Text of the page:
Dexmedetomidine as an adjunct to bupivacaine and xylocaine with adrenaline in ultrasound guided supraclavicular brachial plexus block in upper limb surgeries
Dexmedetomidine added to supraclavicular block
Keywords:bupivacaine, dexmedetomidine, supraclavicular block, ultrasound guided, upper limb surgery, xylocaine with adrenaline
Introduction: Supraclavicular brachial plexus blocks are widely used for perioperative anesthesia and analgesia. Dexmedetomidine is a highly selective alpha-2 receptor agonist that provides analgesia, sedation, and anxiolysis. Our study aims to evaluate the effect of the addition of dexmedetomidine with bupivacaine and xylocaine with adrenaline in supraclavicular block in upper limb surgeries.
Method: This was a comparative study conducted at Patan Hospital, Nepal among 44 patients randomly assigned in Group-I (N=22, bupivacaine and xylocaine with adrenaline 28 ml + dexmedetomidine 2 ml 1 mcg/kg), and Group-II (N=22, without dexmedetomidine) for ultrasound-guided supraclavicular block for upper limb surgeries. The study was approved by the institutional review committee. Onset of sensory and motor block, duration of analgesia, demographics, hemodynamic parameters, and side effects of drugs were compared. The Pin-prick test and the modified Bromage scale were used to evaluate sensory and motor blockades and the visual analogue scale for the severity of pain. Statistical analysis was performed with SPSS v16.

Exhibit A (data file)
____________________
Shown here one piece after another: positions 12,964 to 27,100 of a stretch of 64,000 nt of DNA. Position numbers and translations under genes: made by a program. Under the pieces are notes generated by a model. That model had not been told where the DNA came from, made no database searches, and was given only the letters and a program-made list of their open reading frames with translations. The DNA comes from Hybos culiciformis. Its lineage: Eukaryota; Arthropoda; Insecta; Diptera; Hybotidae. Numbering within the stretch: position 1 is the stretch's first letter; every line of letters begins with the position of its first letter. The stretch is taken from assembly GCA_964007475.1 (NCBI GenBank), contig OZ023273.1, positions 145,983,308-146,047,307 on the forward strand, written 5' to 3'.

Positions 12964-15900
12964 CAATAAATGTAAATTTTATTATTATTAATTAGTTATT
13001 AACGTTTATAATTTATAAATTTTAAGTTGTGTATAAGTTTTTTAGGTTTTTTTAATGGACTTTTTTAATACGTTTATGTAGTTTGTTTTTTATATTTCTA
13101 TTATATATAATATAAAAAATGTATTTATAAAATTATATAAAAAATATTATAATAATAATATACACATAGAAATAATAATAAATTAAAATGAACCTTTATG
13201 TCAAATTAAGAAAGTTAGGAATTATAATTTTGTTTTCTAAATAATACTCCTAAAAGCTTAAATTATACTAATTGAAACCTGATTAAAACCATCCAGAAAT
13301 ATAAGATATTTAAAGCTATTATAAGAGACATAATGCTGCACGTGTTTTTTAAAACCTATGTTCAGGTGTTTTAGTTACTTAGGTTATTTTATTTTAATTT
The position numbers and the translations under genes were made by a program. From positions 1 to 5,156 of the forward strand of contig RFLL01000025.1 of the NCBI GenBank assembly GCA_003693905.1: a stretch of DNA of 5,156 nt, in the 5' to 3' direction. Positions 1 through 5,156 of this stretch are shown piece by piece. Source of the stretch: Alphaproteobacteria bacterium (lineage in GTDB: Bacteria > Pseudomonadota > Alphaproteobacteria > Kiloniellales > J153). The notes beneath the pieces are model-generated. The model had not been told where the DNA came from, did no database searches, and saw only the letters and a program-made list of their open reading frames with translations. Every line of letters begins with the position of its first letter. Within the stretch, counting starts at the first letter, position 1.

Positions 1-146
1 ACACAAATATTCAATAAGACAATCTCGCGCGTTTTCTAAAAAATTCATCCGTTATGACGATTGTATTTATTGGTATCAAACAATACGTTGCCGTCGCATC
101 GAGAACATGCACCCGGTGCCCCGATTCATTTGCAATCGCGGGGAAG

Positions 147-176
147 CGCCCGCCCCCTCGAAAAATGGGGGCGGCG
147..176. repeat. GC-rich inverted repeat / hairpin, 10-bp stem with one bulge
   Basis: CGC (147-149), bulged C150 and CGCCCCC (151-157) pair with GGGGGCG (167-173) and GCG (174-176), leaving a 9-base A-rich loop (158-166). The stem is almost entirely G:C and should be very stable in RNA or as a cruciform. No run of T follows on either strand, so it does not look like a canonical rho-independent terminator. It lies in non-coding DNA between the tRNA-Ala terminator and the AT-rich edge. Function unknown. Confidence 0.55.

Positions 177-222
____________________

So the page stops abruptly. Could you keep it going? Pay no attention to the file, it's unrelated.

Result: The median time for the onsets of sensory and motor blocks was significantly shorter in GI (1 m and 3 m) than in GII (5 and 10 m). The duration of analgesia was longer in group I (720 m) than in group II (360 m). Two patients had bradycardia and one had hypertension in the dexmedetomidine group, which were managed successfully.
Conclusion: Dexmedetomidine added to local anesthetics significantly prolongs the effect of supraclavicular block in upper limb surgeries.
Keywords: Bupivacaine, dexmedetomidine, supraclavicular block, ultrasound guided, upper limb surgery, xylocaine with adrenaline